Welfare Kings on Tractors
"There are few issues for which the political consensus is so distant from both common sense and expert opinion. Right-wing economists, left-wing environmentalists and almost anybody in between who doesn't receive a check from the Department of Agriculture or depend on a political donation from said recipients understand that Americans are spending billions to prop up the last of the horse-and-buggy industries....
....Our system is so complicated - i.e. rigged - that it's almost impossible to know how much agricultural subsidies cost U.S. taxpayers. But we know from the Washington Post's recent reporting that since 2000, the U.S. government paid out $1.3 billion to "farmers" who don't farm. They were simply compensated for owning land previously used for farming. A Houston surgeon received nearly $500,000 for, literally, nothing. Cash payments have cost $172 billion over the last decade, and $25 billion in 2005 alone, nearly 50 percent more than what was paid to families receiving welfare.
But those sorts of numbers barely tell the story of our appallingly immoral agricultural corporatism. Subsidies combined with trade barriers (another term for subsidy) prop up the price of agricultural commodities for consumers at home while hurting farmers abroad. This is repugnant because agriculture is a keystone industry for developing nations and a luxury for developed ones. Hence we keep Third World nations impoverished, economically dependent and politically unstable. Our farm subsidies alone - forget trade barriers - cost developing countries $24 billion every year, according to the National Center for Policy Analysis. Letting poor nations prosper would be worth a lot more than the equivalent amount in foreign aid. But Big Agriculture likes foreign aid because it allows for the dumping of wheat and other crops on the world market, perpetuating the cycle of dependency.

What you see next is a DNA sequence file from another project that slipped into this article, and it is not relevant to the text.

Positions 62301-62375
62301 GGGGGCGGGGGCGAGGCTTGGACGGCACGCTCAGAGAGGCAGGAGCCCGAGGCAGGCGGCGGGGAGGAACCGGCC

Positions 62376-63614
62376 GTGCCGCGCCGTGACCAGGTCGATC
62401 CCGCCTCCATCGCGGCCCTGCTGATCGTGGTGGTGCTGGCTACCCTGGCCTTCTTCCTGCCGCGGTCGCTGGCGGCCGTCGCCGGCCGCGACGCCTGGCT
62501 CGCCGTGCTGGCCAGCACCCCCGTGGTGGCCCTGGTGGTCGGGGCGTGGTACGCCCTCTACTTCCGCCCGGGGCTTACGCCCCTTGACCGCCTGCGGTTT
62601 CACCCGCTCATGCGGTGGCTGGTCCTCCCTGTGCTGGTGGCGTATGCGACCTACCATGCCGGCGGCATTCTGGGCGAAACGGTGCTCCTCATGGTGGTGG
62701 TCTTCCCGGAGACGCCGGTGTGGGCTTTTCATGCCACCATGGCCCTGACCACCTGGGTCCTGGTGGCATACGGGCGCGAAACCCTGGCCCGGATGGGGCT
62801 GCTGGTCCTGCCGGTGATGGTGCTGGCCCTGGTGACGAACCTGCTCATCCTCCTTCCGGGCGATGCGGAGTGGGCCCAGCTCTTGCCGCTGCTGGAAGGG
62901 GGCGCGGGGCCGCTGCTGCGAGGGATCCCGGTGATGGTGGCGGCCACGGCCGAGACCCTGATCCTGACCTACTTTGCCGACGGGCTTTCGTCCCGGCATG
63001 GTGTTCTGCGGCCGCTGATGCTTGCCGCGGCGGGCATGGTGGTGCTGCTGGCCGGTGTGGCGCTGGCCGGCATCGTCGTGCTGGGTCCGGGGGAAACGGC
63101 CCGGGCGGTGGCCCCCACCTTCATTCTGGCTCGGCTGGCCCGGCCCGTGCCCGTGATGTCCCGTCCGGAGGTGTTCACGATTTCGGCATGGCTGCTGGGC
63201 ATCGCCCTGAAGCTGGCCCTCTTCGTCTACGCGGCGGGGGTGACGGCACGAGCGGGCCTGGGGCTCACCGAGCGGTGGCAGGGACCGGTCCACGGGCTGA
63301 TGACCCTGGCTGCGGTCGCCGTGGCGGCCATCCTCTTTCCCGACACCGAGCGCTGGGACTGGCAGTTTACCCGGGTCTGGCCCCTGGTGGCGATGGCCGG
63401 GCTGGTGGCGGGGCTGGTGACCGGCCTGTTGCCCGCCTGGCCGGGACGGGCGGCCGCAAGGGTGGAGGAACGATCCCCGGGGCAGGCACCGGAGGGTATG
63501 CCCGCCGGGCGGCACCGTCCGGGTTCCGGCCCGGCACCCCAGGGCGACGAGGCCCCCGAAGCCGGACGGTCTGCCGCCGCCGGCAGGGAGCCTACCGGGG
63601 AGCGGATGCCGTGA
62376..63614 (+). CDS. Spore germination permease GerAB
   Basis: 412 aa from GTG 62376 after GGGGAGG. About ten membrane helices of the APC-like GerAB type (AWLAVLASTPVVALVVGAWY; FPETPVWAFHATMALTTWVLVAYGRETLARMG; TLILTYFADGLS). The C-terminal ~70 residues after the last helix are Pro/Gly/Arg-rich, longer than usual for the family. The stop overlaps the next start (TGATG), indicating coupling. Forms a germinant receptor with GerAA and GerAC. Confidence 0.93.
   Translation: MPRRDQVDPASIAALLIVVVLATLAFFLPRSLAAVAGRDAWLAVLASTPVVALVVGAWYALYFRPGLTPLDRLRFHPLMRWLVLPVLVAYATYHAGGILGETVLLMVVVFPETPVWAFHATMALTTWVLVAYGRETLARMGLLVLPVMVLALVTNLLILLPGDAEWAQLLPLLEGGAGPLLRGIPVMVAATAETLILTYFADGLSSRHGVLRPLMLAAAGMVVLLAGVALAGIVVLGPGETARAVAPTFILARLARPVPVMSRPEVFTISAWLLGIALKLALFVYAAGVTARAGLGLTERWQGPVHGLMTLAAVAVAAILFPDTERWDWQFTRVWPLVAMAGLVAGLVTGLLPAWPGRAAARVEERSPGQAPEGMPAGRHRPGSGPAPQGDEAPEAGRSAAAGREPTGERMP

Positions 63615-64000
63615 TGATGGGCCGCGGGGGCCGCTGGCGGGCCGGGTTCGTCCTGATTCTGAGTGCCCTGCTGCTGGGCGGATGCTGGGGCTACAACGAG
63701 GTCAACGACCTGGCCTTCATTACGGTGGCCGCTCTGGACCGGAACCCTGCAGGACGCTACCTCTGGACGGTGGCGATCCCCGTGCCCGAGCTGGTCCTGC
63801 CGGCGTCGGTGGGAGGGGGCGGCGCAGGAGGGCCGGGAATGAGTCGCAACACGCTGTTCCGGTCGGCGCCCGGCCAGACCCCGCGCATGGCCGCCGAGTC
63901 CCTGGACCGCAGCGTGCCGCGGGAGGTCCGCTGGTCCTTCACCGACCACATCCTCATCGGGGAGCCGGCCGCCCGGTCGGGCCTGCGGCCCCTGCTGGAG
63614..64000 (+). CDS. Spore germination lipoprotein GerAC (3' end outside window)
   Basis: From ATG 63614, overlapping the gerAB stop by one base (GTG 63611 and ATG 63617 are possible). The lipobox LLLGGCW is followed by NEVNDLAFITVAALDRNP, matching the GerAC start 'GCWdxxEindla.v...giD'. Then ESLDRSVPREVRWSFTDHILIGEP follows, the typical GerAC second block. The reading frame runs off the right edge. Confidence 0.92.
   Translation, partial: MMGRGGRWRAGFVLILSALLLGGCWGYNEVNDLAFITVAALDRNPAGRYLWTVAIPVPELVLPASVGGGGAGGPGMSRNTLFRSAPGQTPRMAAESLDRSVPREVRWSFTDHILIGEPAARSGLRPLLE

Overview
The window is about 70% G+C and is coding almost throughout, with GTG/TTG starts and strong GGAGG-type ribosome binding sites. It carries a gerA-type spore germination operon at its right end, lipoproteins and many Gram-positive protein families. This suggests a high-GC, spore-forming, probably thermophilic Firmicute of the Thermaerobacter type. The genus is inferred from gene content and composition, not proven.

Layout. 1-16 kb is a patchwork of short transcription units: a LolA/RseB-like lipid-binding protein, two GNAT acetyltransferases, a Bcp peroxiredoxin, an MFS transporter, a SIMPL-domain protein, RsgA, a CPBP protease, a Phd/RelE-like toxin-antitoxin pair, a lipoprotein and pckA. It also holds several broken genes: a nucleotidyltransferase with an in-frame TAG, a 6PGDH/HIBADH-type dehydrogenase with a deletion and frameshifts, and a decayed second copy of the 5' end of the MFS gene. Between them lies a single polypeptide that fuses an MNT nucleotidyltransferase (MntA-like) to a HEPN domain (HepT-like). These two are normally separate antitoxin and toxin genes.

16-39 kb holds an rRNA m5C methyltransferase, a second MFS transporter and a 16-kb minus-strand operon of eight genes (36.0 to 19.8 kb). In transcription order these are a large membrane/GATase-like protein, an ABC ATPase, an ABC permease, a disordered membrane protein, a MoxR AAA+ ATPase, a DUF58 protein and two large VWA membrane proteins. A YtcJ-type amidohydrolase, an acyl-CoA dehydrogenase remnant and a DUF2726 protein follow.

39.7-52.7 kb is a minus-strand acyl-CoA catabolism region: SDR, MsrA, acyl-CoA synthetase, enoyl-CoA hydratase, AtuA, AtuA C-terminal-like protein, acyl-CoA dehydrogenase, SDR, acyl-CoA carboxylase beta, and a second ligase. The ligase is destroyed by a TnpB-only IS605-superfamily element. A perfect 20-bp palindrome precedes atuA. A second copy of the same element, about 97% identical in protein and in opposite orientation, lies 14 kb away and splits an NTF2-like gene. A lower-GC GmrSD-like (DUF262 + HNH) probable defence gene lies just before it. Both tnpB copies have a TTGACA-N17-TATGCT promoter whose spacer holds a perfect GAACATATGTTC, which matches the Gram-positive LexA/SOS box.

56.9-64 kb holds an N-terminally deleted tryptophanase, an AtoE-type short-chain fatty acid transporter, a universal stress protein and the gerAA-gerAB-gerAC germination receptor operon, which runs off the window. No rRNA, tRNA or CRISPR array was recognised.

Then, of course, there's the environment. Subsidies savage the ecosystem. One example: There's a 6,000-square-mile dead zone in the Gulf of Mexico, larger than Connecticut. It's so depleted of oxygen from algae blooms caused by fertilizer runoff that the shrimp and crabs at the Louisiana shore literally try to leap from the water to breathe, imperiling the profitable Gulf fishing industry. Most of the fertilizer comes from a few Midwestern counties that receive billions in subsidies (more than $30 billion from 1997 to 2002, according to the Environmental Working Group)."